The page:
To learn about legal and business best-practices to keep your med spa compliant and profitable, attend one of AmSpa’s Medical Spa & Aesthetic Boot Camps and be the next med spa success story.

For more medical spa legal and business tips sign up for AmSpa’s email newsletter to receive business strategies, news and med spa law directly in your inbox.

As the youngest of three brothers, Sam Pondrom learned early on how to work effectively as part of a team. After graduating from Oklahoma State, an intrinsic sense of curiosity and a keen eye for details led Sam to work as an accountant for two Engineering-News Record top 40 construction firms. It was here where he honed his ability to analyze complex issues and craft clear, concise answers. Sam utilizes these skills to work in partnership with our clients to resolve their complex business and regulatory concerns in the most simple, straightforward way.

Tags:  AmSpa's Med Spa & Aesthetic Boot Camps  ByrdAdatto  Med Spa Law 

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Understanding the Legalities of Off-Label Use

Posted By Administration, Monday, May 20, 2019

drugs

By Alex R. Thiersch, JD, CEO of the American Med Spa Association (AmSpa)

The use of pharmaceuticals for treatments that are not specified by the U.S. Food and Drug Administration (FDA) is known as off-label use. This is a somewhat controversial practice, and many in the medical aesthetic industry may not fully understand why this is the case. However, if physicians use common sense and the medical information that is available, they can avoid legal entanglements. Here are a few things to keep in mind when considering off-label use in a medical spa setting.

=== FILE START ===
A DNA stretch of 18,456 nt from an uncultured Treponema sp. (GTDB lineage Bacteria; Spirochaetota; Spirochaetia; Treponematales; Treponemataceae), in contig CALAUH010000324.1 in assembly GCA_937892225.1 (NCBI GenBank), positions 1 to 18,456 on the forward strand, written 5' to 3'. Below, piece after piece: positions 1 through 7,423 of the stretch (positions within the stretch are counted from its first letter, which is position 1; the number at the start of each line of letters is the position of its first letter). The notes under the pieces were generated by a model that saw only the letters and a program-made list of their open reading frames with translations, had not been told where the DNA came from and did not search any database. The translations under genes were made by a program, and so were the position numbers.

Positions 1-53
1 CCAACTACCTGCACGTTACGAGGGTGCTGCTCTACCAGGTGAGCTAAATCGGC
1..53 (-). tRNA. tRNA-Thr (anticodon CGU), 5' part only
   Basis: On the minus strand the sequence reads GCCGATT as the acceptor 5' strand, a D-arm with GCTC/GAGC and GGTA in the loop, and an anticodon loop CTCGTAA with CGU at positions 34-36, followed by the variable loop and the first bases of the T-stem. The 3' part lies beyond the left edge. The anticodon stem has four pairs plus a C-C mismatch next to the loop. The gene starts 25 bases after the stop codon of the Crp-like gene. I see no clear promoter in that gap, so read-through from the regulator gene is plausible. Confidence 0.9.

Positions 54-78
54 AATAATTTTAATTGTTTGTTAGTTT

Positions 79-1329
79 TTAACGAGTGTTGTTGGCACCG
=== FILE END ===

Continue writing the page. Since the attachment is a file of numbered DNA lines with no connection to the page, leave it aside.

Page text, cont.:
Considering Use

In most cases, it is legal for a doctor to use FDA-approved medications in ways that are different from what the label specifically mentions. For example, Botox originally was specified by the FDA for use in the treatment of incontinence caused by spinal cord injuries or multiple sclerosis, migraines, upper limb spasticity, pain caused by cervical dystonia, axillary hyperhidrosis (sweating), blepharospasm (eye spasms) in children with dystonia, and strabismus (crossed eyes) in children. The reduction of facial wrinkles is not on that list, but it became by far the most prevalent use of the drug, and over the past 15 years, Botox has received three indications for cosmetic use. It is typically up a doctor’s own medical judgment to determine if a medication can be used for other treatments.

Also, it’s worth keeping in mind that the FDA does not govern the practice of medicine; it governs drugs. State medical boards govern the practice of medicine. Therefore, a board-certified doctor can determine how to use a particular drug.

“To be very, very clear, the FDA has no ability—zero ability—to have any control over how a physician practices,” said Bradford Adatto, partner for ByrdAdatto, a Dallas-based healthcare and business law firm. “They are not in the business of regulating physicians. If you as a physician want to do something that’s off-label, it doesn’t affect you at all.”

In fact, off-label use has led to medical breakthroughs in the past. Aspirin, for example, was originally specified only to treat headaches—after it was introduced, doctors discovered that it thins the blood, and they began using it to treat heart congestion. (It has since been specified by the FDA for use in heart patients.) In the medical aesthetic industry, doctors have been known to try to use fillers and Botox in innovative ways to try to solve unusual problems presented to them by patients.